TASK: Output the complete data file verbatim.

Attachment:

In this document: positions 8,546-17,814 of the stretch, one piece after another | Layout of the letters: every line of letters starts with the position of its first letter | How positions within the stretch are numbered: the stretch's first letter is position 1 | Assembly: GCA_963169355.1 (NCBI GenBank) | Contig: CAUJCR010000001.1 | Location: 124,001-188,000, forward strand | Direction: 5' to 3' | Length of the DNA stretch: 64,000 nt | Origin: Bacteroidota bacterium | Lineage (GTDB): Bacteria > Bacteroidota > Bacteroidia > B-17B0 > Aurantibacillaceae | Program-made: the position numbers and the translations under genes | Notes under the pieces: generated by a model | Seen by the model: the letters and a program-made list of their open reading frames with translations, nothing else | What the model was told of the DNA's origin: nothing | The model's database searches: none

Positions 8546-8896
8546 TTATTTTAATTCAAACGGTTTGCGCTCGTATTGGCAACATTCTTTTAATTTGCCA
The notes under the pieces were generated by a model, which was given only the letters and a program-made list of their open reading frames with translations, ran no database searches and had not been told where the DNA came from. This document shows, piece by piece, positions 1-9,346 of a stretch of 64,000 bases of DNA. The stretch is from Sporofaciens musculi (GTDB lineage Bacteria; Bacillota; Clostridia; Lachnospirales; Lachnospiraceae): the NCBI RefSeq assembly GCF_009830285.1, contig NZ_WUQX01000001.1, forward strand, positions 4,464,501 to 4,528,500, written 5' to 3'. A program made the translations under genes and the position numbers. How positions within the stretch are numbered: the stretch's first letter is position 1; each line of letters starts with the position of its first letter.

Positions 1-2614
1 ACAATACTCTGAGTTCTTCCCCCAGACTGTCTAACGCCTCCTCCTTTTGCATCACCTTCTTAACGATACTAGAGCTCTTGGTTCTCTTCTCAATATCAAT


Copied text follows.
In this document: positions 8,546-17,814 of the stretch, one piece after another | Layout of the letters: every line of letters starts with the position of its first letter | How positions within the stretch are numbered: the stretch's first letter is position 1 | Assembly: GCA_963169355.1 (NCBI GenBank) | Contig: CAUJCR010000001.1 | Location: 124,001-188,000, forward strand | Direction: 5' to 3' | Length of the DNA stretch: 64,000 nt | Origin: Bacteroidota bacterium | Lineage (GTDB): Bacteria > Bacteroidota > Bacteroidia > B-17B0 > Aurantibacillaceae | Program-made: the position numbers and the translations under genes | Notes under the pieces: generated by a model | Seen by the model: the letters and a program-made list of their open reading frames with translations, nothing else | What the model was told of the DNA's origin: nothing | The model's database searches: none

Positions 8546-8896
8546 TTATTTTAATTCAAACGGTTTGCGCTCGTATTGGCAACATTCTTTTAATTTGCCA
The notes under the pieces were generated by a model, which was given only the letters and a program-made list of their open reading frames with translations, ran no database searches and had not been told where the DNA came from. This document shows, piece by piece, positions 1-9,346 of a stretch of 64,000 bases of DNA. The stretch is from Sporofaciens musculi (GTDB lineage Bacteria; Bacillota; Clostridia; Lachnospirales; Lachnospiraceae): the NCBI RefSeq assembly GCF_009830285.1, contig NZ_WUQX01000001.1, forward strand, positions 4,464,501 to 4,528,500, written 5' to 3'. A program made the translations under genes and the position numbers. How positions within the stretch are numbered: the stretch's first letter is position 1; each line of letters starts with the position of its first letter.

Positions 1-2614
1 ACAATACTCTGAGTTCTTCCCCCAGACTGTCTAACGCCTCCTCCTTTTGCATCACCTTCTTAACGATACTAGAGCTCTTGGTTCTCTTCTCAATATCAAT